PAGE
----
Pet Connection: When’s the right time to alter pet?

If you got a puppy during the holidays, you’re probably starting to wonder when you should have your young pal spayed (removal of ovaries and uterus) or neutered (removal of testes).

The answer to that used to be straightforward: Most veterinarians recommended that the surgery take place when the pet was 6 to 9 months old. Spaying and neutering has benefits for pets, owners and society.

In general, altered pets live healthier, longer lives. They are less likely to roam because they don’t have hormones urging them to seek out a mate, and females don’t need to be confined during twice-yearly heat cycles. And widespread spay/neuter efforts have greatly reduced the numbers of homeless animals in shelters.

All of those benefits are important, but we’ve discovered that they must be balanced with the needs of individual dogs, and that can be a challenge. The issue of when to spay or neuter a pet is complicated, and there’s no one-size-fits-all answer. New research tells us that for some dogs, at least, waiting until they reach physical maturity is a better option than pre- or early adolescent spay/neuter surgery.

Depending on the age at which it’s performed, several studies have shown that spay/neuter surgery is linked to increases in the incidence of certain diseases or conditions in dogs, including osteosarcoma (bone cancer), hemangiosarcoma (heart tumor), hypothyroidism and canine cruciate ligament (CCL) injuries, as well as prostate cancer in male dogs and urinary incontinence in females.

For instance, giant breeds are more at risk for osteosarcoma. Breeds at higher risk for CCL tears include Akitas, German shepherds, golden and Labrador retrievers, Newfoundlands, poodles and Saint Bernards. The science tells us that in certain breeds it’s beneficial to let bones mature before spaying and neutering. Don’t get us wrong. We believe spaying and neutering is the right thing to do for family pets.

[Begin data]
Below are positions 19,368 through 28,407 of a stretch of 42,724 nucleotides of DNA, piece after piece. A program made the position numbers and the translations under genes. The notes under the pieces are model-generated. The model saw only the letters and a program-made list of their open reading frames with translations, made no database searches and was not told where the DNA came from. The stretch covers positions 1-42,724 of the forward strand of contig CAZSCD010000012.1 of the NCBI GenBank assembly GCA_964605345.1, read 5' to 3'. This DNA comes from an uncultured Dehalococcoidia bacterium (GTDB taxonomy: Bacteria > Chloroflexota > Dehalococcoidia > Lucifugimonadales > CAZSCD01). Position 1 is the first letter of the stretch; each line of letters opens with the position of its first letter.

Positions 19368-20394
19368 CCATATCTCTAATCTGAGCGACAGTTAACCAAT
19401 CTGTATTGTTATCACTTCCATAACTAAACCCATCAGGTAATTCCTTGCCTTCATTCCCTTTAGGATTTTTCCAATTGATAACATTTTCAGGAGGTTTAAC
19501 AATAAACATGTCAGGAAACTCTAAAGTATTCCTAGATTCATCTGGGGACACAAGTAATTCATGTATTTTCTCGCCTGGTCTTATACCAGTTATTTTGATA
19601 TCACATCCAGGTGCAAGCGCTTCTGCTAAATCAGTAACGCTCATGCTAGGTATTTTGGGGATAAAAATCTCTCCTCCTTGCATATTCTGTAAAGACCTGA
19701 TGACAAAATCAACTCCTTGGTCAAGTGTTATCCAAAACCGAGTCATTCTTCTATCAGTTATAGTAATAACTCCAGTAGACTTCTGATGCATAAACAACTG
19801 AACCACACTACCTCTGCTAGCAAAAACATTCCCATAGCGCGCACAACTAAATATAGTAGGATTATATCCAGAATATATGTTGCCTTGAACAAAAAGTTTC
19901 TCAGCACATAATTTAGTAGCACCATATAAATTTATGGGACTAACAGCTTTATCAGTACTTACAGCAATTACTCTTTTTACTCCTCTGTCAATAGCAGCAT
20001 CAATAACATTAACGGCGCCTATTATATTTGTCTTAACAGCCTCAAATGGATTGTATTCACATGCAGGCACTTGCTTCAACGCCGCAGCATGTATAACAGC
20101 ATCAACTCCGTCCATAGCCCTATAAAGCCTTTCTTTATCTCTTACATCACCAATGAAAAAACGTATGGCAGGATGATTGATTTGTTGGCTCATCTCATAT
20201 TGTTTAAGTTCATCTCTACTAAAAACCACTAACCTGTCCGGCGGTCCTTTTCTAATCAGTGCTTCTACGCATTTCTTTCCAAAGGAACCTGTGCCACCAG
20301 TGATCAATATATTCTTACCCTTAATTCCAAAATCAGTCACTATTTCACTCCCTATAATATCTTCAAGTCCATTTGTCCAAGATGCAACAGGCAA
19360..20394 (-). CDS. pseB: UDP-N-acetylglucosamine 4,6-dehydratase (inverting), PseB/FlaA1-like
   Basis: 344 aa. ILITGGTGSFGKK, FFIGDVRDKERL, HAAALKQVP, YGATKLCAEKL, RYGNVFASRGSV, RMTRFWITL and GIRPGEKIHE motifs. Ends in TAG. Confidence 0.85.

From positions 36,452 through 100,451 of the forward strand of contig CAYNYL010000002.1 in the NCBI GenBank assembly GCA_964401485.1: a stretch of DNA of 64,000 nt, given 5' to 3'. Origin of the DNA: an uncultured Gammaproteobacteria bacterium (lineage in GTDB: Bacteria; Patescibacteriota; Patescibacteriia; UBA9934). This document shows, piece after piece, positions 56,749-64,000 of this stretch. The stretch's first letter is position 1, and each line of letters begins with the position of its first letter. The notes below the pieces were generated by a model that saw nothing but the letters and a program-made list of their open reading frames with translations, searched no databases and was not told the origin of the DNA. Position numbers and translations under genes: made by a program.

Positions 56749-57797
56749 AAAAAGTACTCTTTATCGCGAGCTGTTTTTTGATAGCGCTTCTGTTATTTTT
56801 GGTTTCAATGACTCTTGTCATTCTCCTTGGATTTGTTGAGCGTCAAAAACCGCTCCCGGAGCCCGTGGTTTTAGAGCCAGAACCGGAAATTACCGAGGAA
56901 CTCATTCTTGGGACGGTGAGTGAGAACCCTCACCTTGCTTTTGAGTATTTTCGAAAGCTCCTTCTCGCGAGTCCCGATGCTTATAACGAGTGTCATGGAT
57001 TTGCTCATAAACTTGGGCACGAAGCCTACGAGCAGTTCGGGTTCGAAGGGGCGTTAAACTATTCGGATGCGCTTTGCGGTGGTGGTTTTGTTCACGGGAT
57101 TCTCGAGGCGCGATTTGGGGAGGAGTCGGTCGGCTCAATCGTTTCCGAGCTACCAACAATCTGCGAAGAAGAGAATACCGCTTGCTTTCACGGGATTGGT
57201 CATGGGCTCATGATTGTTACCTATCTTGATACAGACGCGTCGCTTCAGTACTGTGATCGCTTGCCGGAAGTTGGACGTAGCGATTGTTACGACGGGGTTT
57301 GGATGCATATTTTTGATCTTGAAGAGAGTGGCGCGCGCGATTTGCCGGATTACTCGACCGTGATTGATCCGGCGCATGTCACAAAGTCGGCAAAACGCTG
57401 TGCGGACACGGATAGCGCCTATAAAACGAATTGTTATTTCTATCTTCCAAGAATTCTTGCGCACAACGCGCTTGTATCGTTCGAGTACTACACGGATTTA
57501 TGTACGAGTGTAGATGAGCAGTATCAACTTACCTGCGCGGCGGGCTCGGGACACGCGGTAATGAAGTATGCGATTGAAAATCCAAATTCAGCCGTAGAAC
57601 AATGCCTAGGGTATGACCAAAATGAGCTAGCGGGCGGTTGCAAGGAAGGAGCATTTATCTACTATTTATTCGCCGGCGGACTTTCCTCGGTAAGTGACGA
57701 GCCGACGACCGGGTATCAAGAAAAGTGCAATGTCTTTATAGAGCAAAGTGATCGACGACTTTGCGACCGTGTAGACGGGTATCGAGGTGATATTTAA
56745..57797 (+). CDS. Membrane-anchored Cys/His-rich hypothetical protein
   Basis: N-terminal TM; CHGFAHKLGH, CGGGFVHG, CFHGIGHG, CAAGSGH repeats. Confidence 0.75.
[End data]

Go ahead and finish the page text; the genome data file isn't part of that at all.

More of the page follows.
The benefits more than outweigh the risks. The decision you need to make, in conjunction with your veterinarian, is when to schedule it for your particular pet. Here are some factors to consider:

The buzz

Labrador retrievers have fetched the title of the nation’s most popular dog breed for the 23rd year in a row, according to American Kennel Club registration statistics. That makes them the longest-running holder of the top spot since the AKC’s founding in 1884. Labs are popular for their classic canine good looks, friendliness, energy and versatility. When they aren’t retrieving a bird, stick or ball, they may be found working as guide dogs, assistance dogs, detection dogs or search-and-rescue dogs. They come in three colors – black, yellow and chocolate – and weigh 55 to 80 pounds.

– Kim Campbell Thornton